Quantcast
Environmental News for a Healthier Planet and Life

250 People Attend Funeral for 'Death' of Swiss Alps Glacier

Climate
People take part in a ceremony to mark the 'death' of the Pizol glacier on Sept. 22. FABRICE COFFRINI / AFP / Getty Images

Hundreds of activists gathered in the Swiss Alps on Sunday to mourn the loss of Pizol, a glacier that has steadily retreated over the last decade as temperatures have warmed the mountain tops, according to CNN.


More than 250 people donned black funeral clothes, including hats and lace veils, and climbed to a spot over 8,500 feet above sea level to say goodbye to Pizol in the Glarus Alps, in the eastern part of Switzerland near the border with Austria.

"I have climbed up here countless times," said Matthias Huss, a glacier expert at ETH Zurich university who attended. "It is like the dying of a good friend."

The glacier, which has been monitored since 1893 will be the first to be taken off the Swiss glacier surveillance network, since it has lost 80 to 90 percent of its volume since 2006. It now contains less than 26,000 meters of ice, which is smaller than four football fields, according to Huss, as CNN reported.

"Pizol glacier has disappeared," Huss told CNN. "There will be some snow left, but the glacier is no more."

Pizol has "lost so much substance that from a scientific perspective it is no longer a glacier," said Alessandra Degiacomi of the Swiss Association for Climate Protection, as The Independent reported.

A local priest gave a speech to commemorate the lost glacier.

While the Pizol glacier may be lost to the annals of history, the funeral attendees hope they can draw attention to other glaciers that are retreating, but may still be saved.

"We can basically not save this glacier, this glacier is a symbol that glaciers are disappearing, that the ice is melting in the Alps," said Huss in a Reuters video. "We cannot save this glacier but there are many other glaciers that we can potentially save by protecting the climate, the bigger glaciers can still be saved, but also in a smaller size."

Pizol is just one casualty in a climate crisis that has the potential of drastically altering the Swiss Alps. In one study earlier this year, ETH Zurich researchers estimated that 90 percent of alpine glaciers will vanish if we continue along the current pace of greenhouse gas emissions, as Deutsche Welle reported.

Pizol is not the first glacier in the Swiss Alps to melt into extinction. In fact, Huss estimated that more than 500 glaciers have melted since 1850, including 50 that were named. What sets Pizol apart is it is the first Swiss glacier to disappear that has been so thoroughly studied, according to Deutsche Welle.

"If Pizol goes, this is a warning sign. This is what is going to happen if we don't change something about our behavior," Degiacomi told CNN.

She added that the Swiss Association for Climate Protection had obtained 120,000 signatures, crossing the 100,000-requirement threshold, to launch a popular initiative demanding that Switzerland reduce its greenhouse gas emissions to zero by 2050.

Switzerland, which is a direct democracy, will now have to put the carbon neutral initiative on an upcoming ballot.

"We can't save the Pizol glacier anymore," said Huss, as The Independent reported. "[But] let's do everything we can, so that we can show our children and grandchildren a glacier here in Switzerland a hundred years from now."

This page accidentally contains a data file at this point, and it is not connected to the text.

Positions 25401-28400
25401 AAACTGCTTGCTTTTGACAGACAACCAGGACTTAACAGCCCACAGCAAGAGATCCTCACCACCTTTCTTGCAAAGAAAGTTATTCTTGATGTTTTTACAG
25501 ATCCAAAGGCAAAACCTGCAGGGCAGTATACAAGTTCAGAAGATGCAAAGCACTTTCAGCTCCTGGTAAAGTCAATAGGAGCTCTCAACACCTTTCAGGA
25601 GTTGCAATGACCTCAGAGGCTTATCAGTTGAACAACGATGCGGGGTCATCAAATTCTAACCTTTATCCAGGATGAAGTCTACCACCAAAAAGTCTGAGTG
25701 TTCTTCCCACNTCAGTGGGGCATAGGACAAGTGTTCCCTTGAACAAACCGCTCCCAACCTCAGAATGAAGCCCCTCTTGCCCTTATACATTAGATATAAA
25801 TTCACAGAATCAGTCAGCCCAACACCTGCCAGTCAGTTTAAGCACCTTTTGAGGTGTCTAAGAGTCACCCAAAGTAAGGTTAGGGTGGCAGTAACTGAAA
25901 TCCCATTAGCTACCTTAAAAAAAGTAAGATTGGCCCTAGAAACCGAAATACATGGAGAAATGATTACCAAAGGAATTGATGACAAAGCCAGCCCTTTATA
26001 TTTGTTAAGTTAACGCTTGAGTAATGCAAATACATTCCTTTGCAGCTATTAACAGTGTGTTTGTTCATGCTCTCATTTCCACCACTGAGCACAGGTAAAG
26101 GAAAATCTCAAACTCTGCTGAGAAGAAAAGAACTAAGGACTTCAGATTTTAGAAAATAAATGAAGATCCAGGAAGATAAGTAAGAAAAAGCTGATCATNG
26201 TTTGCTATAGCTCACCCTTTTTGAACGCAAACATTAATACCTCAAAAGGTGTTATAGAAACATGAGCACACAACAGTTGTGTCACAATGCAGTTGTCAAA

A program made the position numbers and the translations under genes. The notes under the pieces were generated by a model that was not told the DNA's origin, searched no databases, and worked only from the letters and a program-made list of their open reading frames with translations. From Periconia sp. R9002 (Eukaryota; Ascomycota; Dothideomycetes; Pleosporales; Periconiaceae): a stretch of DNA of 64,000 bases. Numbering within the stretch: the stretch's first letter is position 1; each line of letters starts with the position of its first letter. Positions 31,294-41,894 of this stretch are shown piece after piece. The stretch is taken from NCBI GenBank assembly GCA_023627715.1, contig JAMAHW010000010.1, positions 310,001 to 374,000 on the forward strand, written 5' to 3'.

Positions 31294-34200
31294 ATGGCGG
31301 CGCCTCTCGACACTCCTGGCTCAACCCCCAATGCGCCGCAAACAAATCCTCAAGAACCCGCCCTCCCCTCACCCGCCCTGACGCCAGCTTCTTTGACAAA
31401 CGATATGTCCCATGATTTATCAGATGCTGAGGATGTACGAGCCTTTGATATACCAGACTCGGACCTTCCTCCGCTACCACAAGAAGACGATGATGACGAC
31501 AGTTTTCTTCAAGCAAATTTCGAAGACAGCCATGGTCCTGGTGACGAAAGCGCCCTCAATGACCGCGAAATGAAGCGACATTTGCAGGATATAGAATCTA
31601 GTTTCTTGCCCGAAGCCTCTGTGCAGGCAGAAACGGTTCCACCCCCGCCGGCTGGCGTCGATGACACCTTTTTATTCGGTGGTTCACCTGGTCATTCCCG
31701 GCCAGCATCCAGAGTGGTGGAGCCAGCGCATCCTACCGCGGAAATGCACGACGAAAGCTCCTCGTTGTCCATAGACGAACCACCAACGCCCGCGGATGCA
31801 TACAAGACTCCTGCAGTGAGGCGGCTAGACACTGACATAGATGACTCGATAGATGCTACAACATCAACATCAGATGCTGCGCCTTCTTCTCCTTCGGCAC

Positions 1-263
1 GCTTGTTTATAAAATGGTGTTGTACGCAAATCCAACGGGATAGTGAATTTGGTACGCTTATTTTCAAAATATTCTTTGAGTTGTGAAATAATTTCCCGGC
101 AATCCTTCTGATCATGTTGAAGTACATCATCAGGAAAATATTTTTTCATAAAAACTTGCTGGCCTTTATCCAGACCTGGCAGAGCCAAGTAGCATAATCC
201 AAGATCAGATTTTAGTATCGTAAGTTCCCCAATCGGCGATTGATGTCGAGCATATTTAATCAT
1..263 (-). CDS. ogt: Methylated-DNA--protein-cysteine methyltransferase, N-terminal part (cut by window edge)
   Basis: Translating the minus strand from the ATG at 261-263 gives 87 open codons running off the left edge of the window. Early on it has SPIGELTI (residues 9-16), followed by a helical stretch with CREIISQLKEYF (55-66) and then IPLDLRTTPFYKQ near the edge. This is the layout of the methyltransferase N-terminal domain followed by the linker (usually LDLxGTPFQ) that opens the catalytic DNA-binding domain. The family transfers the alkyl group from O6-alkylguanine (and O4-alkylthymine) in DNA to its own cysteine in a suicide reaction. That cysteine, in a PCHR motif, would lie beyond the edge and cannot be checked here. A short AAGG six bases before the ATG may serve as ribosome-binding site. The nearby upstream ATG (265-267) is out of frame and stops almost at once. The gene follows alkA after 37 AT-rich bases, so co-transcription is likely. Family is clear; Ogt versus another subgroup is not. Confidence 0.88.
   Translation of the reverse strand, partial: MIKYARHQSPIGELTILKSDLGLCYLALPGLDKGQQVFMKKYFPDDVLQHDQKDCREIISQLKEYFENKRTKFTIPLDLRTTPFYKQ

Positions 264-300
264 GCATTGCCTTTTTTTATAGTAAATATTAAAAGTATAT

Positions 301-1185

The funeral for Pizol follows the plaque ceremony scientists participated in to memorialize Okjökull last month, the first Icelandic glacier lost to the climate crisis, as EcoWatch reported.

EcoWatch Daily Newsletter

A pangolin at a rescue center in Cambodia. Rhett A. Butler / Mongabay

By Malavika Vyawahare

China has banned the trade and consumption of wild animals in the wake of the coronavirus outbreak that has claimed more than 2,700 lives and infected more than 81,000 people, most of them in China, according to the state-run Xinhua News Agency.

Read More
A man carries plastic shopping bags in Times Square on May 5, 2018 in New York City. Kena Betancur / VIEWpress / Corbis / Getty Images

Nearly one year after New York became the second state in the nation to pass a ban on grocery store plastic bags — the law is going into effect on Sunday.

Read More
Sponsored
White gold man-made diamond solitaire engagement ring. Clean Origin

While keeping track of the new trends in the diamond industry can be hard, it is still an essential task of any savvy consumer or industry observer. Whether you are looking to catch a deal on your next diamond purchase or researching the pros and cons of an investment within the diamond industry, keeping up with the trends is imperative.

Read More
Rep. Alexandria Ocasio-Cortez (D-NY) (C) chants with housing and environmental advocates before a news conference to introduce legislation to transform public housing as part of her Green New Deal outside the U.S. Capitol Nov. 14, 2019 in Washington, DC. Chip Somodevilla / Getty Images

Rep. Alexandria Ocasio-Cortez (D-N.Y.) took to the floor of the House of Representatives yesterday to chide Republicans for not reading the Green New Deal, which she introduced over one year ago, as The Hill reported. She then read the entire 14-page document into the congressional record.

Read More
Anti Ivan Duque's demonstrator is seen holding a placard with the photos of social leader Alirio Sánchez Sánchez and the indigenous Hector Janer Latín, both killed in Cauca, Colombia during a protest against Ivan Duque visit in London which included a meeting about fracking, environmental issues, the peace process implementation, and questioning the risk that social leaders in Colombia face. Andres Pantoja / SOPA Images / LightRocket / Getty Images

Colombia was the most dangerous nation in 2019 to be an environmental activist and experts suspect that conditions will only get worse.

Read More